An aged shoemaker wrote to Russell from Delhi, New York, in the fall of 1883. He described himself as over seventy years of age, “a poor man, a shoemaker, or rather a shoemender.” He was raised in the Presbyterian faith, but after immigrating to America in 1839, converted to the Baptist faith “from conviction.” He encountered George Storrs sermons in 1845 or 1846, and would have read Storrs material after his exit from Millerite Adventism. He was convinced by Storrs Six Sermons to abandon belief in inherent immortality and expelled from the Baptist church for it: “The hand of fellowship was withdrawn from me, because I believed I had no immortality now, but rejoiced I had it as a prize before me, and also because I believed that Jesus Christ was the Son of God. The Bible then seemed to me like a new book, and I bless God it has been brighter and brighter all along.” He also adopted Age-to-Come belief as reflected in Bible Examiner.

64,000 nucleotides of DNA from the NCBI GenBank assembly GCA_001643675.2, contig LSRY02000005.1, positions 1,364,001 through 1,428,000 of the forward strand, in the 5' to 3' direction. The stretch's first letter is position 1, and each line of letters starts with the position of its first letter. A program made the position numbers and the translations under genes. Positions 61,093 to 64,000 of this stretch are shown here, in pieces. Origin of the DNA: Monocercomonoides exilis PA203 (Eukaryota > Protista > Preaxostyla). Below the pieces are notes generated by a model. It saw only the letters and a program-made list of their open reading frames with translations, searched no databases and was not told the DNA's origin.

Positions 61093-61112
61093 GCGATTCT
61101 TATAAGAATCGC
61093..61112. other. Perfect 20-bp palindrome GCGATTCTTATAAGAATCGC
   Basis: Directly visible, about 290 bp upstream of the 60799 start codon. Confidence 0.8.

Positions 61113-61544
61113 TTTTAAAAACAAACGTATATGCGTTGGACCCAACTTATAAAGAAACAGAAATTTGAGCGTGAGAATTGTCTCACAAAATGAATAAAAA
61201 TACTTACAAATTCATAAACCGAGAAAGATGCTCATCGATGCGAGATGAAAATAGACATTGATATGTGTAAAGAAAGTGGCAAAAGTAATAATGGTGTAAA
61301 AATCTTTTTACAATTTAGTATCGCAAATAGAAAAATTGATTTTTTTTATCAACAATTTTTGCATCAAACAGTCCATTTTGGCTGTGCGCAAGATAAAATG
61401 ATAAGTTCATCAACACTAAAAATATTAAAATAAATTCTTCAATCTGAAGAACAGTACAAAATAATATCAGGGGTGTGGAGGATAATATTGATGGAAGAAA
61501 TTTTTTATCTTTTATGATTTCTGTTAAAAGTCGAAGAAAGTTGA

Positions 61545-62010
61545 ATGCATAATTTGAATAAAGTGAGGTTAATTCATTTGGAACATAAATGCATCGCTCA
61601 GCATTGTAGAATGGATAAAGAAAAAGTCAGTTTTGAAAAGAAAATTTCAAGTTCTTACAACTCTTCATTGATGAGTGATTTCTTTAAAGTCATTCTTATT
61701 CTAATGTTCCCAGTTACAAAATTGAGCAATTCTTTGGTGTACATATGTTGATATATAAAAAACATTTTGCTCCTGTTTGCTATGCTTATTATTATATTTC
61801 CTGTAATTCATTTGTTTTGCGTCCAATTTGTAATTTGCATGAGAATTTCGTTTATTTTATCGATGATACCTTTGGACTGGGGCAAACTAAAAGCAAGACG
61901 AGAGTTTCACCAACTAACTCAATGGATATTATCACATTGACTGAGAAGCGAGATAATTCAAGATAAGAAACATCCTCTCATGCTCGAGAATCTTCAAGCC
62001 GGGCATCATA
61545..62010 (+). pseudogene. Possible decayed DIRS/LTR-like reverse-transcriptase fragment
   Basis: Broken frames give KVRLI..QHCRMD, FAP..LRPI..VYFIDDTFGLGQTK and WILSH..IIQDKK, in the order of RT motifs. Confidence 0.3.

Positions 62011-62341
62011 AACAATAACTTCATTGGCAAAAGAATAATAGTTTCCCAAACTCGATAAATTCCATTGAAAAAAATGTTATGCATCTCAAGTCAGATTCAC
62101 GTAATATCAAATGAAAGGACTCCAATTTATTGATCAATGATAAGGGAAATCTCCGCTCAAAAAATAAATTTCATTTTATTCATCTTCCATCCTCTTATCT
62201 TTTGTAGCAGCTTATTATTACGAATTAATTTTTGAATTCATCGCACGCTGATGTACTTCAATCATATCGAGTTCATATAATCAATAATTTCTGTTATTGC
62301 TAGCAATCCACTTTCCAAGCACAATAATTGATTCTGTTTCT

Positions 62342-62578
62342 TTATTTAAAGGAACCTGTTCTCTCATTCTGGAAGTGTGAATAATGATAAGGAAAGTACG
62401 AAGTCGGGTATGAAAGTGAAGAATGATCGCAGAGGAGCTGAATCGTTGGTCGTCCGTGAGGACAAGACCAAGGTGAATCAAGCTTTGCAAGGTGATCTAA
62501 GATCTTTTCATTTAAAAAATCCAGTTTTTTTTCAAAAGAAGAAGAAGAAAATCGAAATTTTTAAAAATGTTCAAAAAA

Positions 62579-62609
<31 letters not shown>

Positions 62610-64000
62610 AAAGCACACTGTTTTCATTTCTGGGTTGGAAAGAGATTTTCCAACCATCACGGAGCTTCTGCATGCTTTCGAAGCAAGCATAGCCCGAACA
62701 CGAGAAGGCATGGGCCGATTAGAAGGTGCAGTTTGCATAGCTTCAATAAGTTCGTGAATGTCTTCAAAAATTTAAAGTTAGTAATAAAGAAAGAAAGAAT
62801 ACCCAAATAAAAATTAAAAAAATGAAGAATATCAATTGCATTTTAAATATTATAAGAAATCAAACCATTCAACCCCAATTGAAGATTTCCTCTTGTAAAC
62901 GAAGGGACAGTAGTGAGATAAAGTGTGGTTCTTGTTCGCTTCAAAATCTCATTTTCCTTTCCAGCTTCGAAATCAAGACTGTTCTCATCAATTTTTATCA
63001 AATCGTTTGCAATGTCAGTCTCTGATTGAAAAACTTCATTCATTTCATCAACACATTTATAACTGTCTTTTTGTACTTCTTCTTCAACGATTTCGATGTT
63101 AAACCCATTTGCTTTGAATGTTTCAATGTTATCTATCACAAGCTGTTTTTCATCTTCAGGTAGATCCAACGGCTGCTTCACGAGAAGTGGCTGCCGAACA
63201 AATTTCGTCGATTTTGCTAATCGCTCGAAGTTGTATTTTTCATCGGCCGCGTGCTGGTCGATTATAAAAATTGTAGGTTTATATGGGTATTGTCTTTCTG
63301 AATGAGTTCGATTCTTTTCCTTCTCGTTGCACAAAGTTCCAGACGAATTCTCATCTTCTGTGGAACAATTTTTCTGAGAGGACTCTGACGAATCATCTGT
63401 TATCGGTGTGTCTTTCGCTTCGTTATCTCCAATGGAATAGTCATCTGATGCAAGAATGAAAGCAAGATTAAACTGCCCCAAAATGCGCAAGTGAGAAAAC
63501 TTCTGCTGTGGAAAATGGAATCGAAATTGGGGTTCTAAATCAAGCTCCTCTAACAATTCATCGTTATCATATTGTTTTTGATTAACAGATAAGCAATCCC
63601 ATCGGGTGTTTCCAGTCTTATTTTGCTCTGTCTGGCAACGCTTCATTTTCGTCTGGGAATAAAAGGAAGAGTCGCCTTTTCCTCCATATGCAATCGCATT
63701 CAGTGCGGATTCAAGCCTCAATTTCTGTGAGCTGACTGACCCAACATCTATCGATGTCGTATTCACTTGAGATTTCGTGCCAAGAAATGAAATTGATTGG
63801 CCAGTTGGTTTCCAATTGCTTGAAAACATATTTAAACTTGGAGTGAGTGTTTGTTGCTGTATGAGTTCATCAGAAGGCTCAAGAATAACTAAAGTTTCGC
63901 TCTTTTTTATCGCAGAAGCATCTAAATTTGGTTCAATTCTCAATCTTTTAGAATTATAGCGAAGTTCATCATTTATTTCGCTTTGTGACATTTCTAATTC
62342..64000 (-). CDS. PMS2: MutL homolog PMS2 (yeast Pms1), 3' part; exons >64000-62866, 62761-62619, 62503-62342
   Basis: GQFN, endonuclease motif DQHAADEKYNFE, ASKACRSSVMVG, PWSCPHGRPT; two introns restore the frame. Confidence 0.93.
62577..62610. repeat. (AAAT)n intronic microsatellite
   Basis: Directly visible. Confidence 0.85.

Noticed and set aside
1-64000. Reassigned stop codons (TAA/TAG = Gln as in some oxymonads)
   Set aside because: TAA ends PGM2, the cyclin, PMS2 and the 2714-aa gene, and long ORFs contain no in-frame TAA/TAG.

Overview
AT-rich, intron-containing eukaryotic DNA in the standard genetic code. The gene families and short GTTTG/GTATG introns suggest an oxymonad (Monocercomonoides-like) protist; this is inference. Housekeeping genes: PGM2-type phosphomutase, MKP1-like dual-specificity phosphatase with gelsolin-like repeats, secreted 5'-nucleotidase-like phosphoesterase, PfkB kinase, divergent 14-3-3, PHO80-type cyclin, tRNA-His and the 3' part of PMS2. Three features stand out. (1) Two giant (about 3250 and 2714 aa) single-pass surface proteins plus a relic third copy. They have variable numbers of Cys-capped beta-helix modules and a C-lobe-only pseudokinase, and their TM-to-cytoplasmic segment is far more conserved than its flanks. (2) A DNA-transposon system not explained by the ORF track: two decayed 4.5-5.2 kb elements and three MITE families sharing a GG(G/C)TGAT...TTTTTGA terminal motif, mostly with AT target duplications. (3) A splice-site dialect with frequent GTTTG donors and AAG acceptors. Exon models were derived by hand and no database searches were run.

He was an active evangelist locally at least by 1882, subscribing to ten copies of Zion’s Watch Tower that he used as missionary papers. He was less successful than he wish, and reduced the number in August 1883: “I find some actually refuse them; others refused to be interested; and as I do not believe in forcing men, nor think it proper to cast pearls in an unseemly place, this year you may send me five copies. It would give me pleasure to increase rather than decrease the number, but when Jesus says, ‘Let them alone,’ I obey.”
Despite the many clues to identity found in his letter, we were not able to firmly attach this letter to a name. However, of our limited choices, we believe the most likely identity of our shoemaker is A. W. Webb. His biographical details fit those of our letter writer. He was an immigrant, born in the United Kingdom in 1826. He came to Delhi in 1840 and was “actively engaged in the boot and shoe business.” He was a temperance worker.